Maximize Unity Game in Windows

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The following solution embeds a Unity web player in a window that looks like a standard Microsoft Windows window (this is a solution for Microsoft Windows). You can maximize, minimize, and dynamically scale the window using the window's borders. In addition the last position, size and state (maximized/not-maximized) is saved and restored. This code also will ensure the window is not lost on a secondary monitor that is disconnected, and will only restore the last windows size/position/state if it is visible in the current monitor set up.  
 
The following solution embeds a Unity web player in a window that looks like a standard Microsoft Windows window (this is a solution for Microsoft Windows). You can maximize, minimize, and dynamically scale the window using the window's borders. In addition the last position, size and state (maximized/not-maximized) is saved and restored. This code also will ensure the window is not lost on a secondary monitor that is disconnected, and will only restore the last windows size/position/state if it is visible in the current monitor set up.  
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Since this is using Unity web player .unity3d files, this means that access to the hard drive is limited, plugins will not work, and the user will need to have the web player installed.
  
 
The attached .zip file contains a complete example including a Unity example .unity3d / .html file, the C# source (Visual Studio 2005), which you will need in order to set the window title (and icon) of your game, as well as to change the registry key where the window settings are stored.  
 
The attached .zip file contains a complete example including a Unity example .unity3d / .html file, the C# source (Visual Studio 2005), which you will need in order to set the window title (and icon) of your game, as well as to change the registry key where the window settings are stored.  
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To test this just download the following UnityFrame.zip file, unzip it, and run the UnityFrame/UnityFrame.exe file.
 
To test this just download the following UnityFrame.zip file, unzip it, and run the UnityFrame/UnityFrame.exe file.
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[[media:UnityFrame.zip]]  
 
[[media:UnityFrame.zip]]  
  

Revision as of 13:30, 24 March 2009

The following solution embeds a Unity web player in a window that looks like a standard Microsoft Windows window (this is a solution for Microsoft Windows). You can maximize, minimize, and dynamically scale the window using the window's borders. In addition the last position, size and state (maximized/not-maximized) is saved and restored. This code also will ensure the window is not lost on a secondary monitor that is disconnected, and will only restore the last windows size/position/state if it is visible in the current monitor set up.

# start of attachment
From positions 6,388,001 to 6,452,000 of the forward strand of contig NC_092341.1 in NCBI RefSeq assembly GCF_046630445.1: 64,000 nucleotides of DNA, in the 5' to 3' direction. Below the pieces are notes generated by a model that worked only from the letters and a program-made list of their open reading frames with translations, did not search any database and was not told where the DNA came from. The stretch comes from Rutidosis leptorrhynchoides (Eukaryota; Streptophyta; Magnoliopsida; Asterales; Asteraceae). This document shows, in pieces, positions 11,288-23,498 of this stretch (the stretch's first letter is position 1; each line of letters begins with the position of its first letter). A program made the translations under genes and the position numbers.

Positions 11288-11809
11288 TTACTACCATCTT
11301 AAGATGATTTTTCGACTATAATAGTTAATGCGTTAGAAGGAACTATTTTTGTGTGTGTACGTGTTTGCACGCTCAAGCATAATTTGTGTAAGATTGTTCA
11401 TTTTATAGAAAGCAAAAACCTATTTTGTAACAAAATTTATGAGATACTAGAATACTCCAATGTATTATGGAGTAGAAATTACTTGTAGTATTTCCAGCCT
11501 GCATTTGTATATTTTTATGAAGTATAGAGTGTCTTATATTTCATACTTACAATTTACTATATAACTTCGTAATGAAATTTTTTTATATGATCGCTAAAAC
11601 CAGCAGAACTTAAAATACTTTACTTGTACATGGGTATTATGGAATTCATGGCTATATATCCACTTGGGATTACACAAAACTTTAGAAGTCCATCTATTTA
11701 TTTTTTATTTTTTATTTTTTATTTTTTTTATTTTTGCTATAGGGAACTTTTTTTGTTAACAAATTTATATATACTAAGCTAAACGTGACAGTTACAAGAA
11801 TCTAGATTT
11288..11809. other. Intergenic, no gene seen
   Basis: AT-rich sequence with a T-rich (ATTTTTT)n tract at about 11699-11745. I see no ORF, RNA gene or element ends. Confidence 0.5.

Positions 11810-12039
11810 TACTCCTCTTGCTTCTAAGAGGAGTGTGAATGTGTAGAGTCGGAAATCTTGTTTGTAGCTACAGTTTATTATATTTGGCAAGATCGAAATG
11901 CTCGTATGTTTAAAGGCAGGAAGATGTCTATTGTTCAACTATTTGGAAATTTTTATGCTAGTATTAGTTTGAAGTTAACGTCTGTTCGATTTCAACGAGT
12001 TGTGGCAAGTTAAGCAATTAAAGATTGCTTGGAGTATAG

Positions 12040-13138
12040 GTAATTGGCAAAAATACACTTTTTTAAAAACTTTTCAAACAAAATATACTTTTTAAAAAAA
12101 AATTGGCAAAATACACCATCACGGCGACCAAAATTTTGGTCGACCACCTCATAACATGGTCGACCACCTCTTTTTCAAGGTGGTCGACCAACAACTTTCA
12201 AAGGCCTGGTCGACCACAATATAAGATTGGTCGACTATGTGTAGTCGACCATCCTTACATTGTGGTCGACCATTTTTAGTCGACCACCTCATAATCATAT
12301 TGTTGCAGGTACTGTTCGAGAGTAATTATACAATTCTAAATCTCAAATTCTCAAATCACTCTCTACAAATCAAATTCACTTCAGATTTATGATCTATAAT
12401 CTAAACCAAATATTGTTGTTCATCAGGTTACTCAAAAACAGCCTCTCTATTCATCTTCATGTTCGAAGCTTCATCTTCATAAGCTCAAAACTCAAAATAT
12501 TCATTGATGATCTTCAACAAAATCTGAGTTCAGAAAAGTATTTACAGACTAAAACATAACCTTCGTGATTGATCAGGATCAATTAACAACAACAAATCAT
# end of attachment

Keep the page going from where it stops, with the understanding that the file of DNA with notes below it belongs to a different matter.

Since this is using Unity web player .unity3d files, this means that access to the hard drive is limited, plugins will not work, and the user will need to have the web player installed.

The attached .zip file contains a complete example including a Unity example .unity3d / .html file, the C# source (Visual Studio 2005), which you will need in order to set the window title (and icon) of your game, as well as to change the registry key where the window settings are stored.

The C# project loads an .html file that is set to maximize the .unity3d file to the web browser, which is maximized to the C# main window, which results in the maximizable and resizable Unity game window. If you want to change the name of the .unity3d file you will need to edit the .html file. If you want to change the name of the .html file you will need to change the file loaded in the C# project.

Make sure that in the final project the executable from the C# project, the .html file, and the .unity3d file are all in the same directory. You could also specify a remote file in the C# project if you wanted to make a remote http:// file look and act more like local content.

To test this just download the following UnityFrame.zip file, unzip it, and run the UnityFrame/UnityFrame.exe file.

media:UnityFrame.zip

You will notice that when you scale your game, any gui elements will stay in their current location unless you specify otherwise. Since I store my gui rects elsewhere, I need to check for resolution changes and dynamically update my gui, you may need to do the same. I do this like this:

Code:

void OnGUI () {

 CheckIfResolutionChanged(); 
 if (!guiSetup) 
 { 
   guiSetup = true; 
   SetupGui(); 
 } 
 ... 

}

private void CheckIfResolutionChanged() {

 if (screenWidth != Screen.width  || screenHeight != Screen.height) { 
   screenWidth = Screen.width; 
   screenHeight = Screen.height; 
   guiSetup = false; 
 } 

}

private void SetupGui() {

 [Calculate any gui stuff that is not calculated every frame, that is based on the window size] 

}

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